We have genotyped over 550 cases of acute leukaemia and 950 matched controls from a population-based case-control study, to investigate the impact cytochrome P450s 2D6, 2C19 and 1A1 have on susceptibility to adult acute leukaemia. Analysis included potential associations between polymorphic status and acute myeloid leukaemia (AML), acute lymphoblastic leukaemia (ALL), plus the FAB and cytogenetic subtypes therein. A significant increased risk was found for CYP2D6 poor metabolizer phenotype and acute leukaemia [odds ratio (OR) = 1.69, 95% confidence interval (CI) 1.17-2.43], a risk also found in AML and ALL. No interaction was found with smoking. However, a significant age-related association between CYP2D6 polymorphism and acute myeloid leukaemia implied that the excess risk was confined to persons aged 40 years and over (OR 2.38, 95% CI 1.53-3.71). Amongst AML cases, increased odds ratios were observed in both de-novo (OR 1.54, 95% CI 1.02-2.32) and secondary leukaemia (OR 2.83, 95% CI 0.91-8.77), and among patients with a chromosomal abnormality (OR 2.00, 95% CI 1.11-3.61). An increased risk was found for the CYP2C19 poor metabolizer phenotype (OR 1.68, 95% CI 0.97-2.92) which was also present in AML and ALL. For this CYP450 locus, an increased risk was suggested in secondary leukaemia (OR 2.67, 95% CI 0.44-16.3) and amongst AML cases with a chromosomal abnormality (OR 6.72, 95% CI 2.22-20.4). No difference in CYP1A1 genotype distribution was found for acute leukaemia, AML, ALL or any other diagnostic classification group used. No significant interactions between CYP2D6, CYP2C19 or CYP1A1 were found. (C) 2000 Lippincott Williams and Wilkins.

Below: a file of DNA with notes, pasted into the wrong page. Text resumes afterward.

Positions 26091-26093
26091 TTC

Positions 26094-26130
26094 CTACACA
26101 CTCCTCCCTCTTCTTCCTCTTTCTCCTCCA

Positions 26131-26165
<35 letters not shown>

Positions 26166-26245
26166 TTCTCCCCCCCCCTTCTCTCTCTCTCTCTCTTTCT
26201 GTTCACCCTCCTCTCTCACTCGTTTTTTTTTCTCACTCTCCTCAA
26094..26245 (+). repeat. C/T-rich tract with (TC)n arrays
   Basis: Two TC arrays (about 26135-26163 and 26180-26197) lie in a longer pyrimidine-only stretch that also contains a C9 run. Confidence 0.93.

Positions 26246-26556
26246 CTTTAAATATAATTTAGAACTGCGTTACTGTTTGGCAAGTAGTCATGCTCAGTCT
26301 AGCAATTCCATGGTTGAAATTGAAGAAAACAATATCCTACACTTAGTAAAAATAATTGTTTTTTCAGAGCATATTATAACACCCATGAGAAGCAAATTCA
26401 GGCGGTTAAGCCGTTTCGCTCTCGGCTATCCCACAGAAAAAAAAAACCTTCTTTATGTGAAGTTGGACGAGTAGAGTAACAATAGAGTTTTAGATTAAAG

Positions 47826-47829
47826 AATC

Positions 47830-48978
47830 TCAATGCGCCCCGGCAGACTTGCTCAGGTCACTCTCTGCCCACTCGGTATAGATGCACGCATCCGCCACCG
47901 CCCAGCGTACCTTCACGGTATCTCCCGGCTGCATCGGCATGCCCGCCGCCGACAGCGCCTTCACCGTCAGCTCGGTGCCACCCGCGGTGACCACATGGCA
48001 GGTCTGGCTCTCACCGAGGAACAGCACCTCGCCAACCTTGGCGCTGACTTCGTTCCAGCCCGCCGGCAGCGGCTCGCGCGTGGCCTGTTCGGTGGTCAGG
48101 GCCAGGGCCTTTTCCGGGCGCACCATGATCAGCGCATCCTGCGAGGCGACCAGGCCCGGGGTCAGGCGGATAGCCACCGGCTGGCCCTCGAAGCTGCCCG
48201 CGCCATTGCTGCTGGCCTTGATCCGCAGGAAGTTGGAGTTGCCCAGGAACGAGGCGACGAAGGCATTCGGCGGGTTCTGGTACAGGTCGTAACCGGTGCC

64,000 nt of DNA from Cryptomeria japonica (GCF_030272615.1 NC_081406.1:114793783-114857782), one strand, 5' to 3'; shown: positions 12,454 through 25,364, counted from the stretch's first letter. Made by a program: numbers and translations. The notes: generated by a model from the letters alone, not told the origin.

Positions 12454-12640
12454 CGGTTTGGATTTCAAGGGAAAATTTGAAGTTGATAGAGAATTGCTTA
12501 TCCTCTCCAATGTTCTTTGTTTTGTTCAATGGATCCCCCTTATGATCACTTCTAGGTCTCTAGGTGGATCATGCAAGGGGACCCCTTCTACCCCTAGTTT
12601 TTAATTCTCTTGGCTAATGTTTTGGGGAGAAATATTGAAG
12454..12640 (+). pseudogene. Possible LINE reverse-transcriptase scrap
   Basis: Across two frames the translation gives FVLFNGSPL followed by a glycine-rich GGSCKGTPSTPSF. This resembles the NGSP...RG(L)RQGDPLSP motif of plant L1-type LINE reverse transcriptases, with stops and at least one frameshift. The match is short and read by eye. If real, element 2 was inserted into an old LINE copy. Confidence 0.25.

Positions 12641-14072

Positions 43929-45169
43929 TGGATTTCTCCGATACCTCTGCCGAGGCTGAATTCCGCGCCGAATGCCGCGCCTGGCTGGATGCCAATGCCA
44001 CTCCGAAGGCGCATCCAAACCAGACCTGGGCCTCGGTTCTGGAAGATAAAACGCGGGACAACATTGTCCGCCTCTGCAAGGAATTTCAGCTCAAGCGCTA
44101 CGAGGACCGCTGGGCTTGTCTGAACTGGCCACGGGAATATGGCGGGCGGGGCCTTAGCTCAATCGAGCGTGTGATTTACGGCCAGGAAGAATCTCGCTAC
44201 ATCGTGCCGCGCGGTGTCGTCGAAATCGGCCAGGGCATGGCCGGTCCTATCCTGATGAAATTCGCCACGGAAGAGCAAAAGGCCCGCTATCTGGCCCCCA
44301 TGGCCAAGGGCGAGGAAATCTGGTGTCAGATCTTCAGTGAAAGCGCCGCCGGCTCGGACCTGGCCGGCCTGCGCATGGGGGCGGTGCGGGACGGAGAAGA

- Adult acute leukaemia
- Cytochrome P450
- Polymorphism and predisposition
ASJC Scopus subject areas
- Pharmacology, Toxicology and Pharmaceutics(all)